WORKING IN TEMPERATURES EXTREMES
The dangers of extreme temperatures go beyond matters of personal satisfaction and productivity. Exposure to extreme cold can result in hypothermia and frostbite, and thousands of workers get sick every year from heat exposure. The records of the U.S. Occupational Safety and Health Administration(OSHA) are showing high numbers of injuries and fatalities of the workers who got exposed to the temperatures extremes.
These events often involve outdoor labor, directly under a blazing sun, but there are many indoor situations with extreme heat.
Work in very hot conditions causes illnesses when heat stress overcomes the body's temperature regulation systems. The body normally maintains its temperature by balancing the heat gain from normal metabolic processes - heat produced by the metabolism of food - and heat loss to the surrounding environment. When a person performs heavy physical labour, the metabolic rate increases as does the production of internal heat. As long as the body is able to lose this additional heat to the surroundings, body temperature stays within the normal range. Within limits, the body adapts to moderate increases in internal temperature created by heavy work. By increasing the flow of blood to the skin and by sweating, the body can increase the rate at which heat is lost to the surroundings. But as surrounding temperatures rise, it becomes progressively more difficult for the body to dissipate the metabolic heat created by heavy work. When the body produces heat faster than it can be dissipated to the surroundings, the body temperature rises. It is this elevation of body temperature that is responsible for the illness which can strike people who work in hot surroundings.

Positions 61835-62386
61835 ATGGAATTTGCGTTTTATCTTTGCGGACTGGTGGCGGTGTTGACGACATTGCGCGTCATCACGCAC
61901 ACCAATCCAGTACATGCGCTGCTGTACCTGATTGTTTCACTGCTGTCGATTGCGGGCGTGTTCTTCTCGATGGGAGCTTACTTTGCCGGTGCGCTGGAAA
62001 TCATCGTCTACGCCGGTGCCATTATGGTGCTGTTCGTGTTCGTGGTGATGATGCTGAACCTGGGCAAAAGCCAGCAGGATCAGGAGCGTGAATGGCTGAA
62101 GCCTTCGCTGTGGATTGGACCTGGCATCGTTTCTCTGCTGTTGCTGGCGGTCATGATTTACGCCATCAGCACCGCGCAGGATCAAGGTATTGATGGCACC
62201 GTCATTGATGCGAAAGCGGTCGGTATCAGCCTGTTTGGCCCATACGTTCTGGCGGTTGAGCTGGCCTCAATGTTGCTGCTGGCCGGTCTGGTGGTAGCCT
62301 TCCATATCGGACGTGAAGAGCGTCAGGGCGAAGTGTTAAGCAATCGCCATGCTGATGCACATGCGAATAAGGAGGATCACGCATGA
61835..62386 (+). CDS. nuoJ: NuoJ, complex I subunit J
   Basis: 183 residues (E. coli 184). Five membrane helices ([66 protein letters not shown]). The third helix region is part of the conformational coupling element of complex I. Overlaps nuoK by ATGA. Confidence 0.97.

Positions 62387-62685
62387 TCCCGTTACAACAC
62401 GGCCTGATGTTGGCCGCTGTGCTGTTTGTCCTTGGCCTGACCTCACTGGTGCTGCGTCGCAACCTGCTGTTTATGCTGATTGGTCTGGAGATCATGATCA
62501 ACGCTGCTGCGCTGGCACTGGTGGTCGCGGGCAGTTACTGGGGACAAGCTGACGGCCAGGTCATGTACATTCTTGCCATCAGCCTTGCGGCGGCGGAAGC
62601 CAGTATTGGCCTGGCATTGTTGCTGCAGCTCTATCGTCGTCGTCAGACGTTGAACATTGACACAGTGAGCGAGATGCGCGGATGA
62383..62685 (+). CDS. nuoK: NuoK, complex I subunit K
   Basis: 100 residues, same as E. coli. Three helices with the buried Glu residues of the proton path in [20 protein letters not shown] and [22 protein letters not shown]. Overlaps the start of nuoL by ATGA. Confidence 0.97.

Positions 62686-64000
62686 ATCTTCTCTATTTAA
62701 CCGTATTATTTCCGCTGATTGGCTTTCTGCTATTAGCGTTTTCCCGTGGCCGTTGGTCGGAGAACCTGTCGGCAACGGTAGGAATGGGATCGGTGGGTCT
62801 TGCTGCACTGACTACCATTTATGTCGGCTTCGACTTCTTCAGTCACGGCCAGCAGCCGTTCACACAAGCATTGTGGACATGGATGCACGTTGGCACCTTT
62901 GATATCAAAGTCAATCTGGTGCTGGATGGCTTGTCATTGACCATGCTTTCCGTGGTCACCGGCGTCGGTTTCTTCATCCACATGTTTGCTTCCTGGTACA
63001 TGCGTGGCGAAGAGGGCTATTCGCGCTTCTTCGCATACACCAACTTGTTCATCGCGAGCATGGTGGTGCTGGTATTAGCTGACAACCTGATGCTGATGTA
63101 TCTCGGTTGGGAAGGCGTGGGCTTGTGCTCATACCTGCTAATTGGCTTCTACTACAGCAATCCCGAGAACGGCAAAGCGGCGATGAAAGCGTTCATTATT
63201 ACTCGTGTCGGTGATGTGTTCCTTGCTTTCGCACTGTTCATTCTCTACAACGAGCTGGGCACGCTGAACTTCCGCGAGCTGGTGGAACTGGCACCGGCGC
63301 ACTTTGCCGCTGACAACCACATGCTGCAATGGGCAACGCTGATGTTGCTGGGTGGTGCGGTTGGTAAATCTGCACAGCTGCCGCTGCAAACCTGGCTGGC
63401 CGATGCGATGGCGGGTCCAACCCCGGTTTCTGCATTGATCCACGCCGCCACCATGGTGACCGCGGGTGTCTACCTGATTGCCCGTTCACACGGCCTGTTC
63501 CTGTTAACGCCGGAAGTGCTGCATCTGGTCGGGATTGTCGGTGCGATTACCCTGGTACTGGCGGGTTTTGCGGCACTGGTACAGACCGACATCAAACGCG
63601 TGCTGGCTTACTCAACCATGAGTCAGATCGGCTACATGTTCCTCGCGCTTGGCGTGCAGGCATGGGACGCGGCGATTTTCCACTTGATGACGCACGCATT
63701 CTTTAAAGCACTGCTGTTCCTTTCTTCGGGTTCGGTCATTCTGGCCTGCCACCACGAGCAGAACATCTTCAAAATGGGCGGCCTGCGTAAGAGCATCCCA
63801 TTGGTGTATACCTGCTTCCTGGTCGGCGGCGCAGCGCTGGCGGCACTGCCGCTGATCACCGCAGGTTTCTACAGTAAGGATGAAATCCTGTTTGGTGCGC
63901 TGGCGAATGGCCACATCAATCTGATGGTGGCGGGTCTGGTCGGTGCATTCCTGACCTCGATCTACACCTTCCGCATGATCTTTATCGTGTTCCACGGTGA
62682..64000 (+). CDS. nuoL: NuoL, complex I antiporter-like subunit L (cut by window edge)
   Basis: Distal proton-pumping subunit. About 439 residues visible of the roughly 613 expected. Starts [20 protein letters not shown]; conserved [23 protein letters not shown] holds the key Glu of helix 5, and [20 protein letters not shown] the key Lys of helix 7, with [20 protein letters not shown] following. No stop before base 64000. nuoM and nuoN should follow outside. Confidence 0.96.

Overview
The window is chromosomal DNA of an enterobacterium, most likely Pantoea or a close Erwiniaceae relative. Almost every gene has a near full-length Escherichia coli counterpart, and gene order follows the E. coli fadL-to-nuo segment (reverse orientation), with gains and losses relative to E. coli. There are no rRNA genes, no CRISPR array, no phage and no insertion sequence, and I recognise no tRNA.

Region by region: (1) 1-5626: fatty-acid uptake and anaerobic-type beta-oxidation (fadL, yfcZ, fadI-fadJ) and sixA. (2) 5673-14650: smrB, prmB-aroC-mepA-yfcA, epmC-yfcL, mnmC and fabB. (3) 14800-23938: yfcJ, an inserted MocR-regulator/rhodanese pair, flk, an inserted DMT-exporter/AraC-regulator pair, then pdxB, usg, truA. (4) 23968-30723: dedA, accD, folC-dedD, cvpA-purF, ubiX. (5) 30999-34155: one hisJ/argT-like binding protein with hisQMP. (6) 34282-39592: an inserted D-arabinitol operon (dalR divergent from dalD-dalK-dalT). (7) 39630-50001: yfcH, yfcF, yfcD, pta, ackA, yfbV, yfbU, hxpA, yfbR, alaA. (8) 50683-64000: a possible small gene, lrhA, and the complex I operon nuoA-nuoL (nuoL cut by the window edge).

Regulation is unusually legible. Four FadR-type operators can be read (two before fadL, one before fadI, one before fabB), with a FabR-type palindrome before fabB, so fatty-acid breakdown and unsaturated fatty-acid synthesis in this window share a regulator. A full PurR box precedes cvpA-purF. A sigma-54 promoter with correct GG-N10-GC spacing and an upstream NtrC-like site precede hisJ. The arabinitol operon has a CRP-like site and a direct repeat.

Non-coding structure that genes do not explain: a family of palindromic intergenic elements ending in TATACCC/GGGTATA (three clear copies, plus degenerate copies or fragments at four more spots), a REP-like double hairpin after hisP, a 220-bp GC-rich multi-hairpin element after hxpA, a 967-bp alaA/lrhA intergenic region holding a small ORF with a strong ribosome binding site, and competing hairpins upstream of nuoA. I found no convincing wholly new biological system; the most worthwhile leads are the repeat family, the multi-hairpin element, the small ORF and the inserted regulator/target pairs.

Heavy physical work produces much more metabolic heat than does lighter and more sedentary work. As a result, only people who are engaged in heavy physical work in hot environments are at serious risk of heat-related illnesses. People who are engaged in lighter work often feel uncomfortable during the warmer periods of the year. In addition to discomfort, concentration and productivity are likely to suffer when temperatures rise. But it is unlikely that those who are engaged in lighter indoor work, are at risk of developing a heat-related illness since their work produces much less metabolic heat than that of their colleagues who perform heavy physical work.
Factors Which Contribute to Heat Stress
a) Ambient Temperature The temperature in the work area is clearly one of the major determinants of heat stress.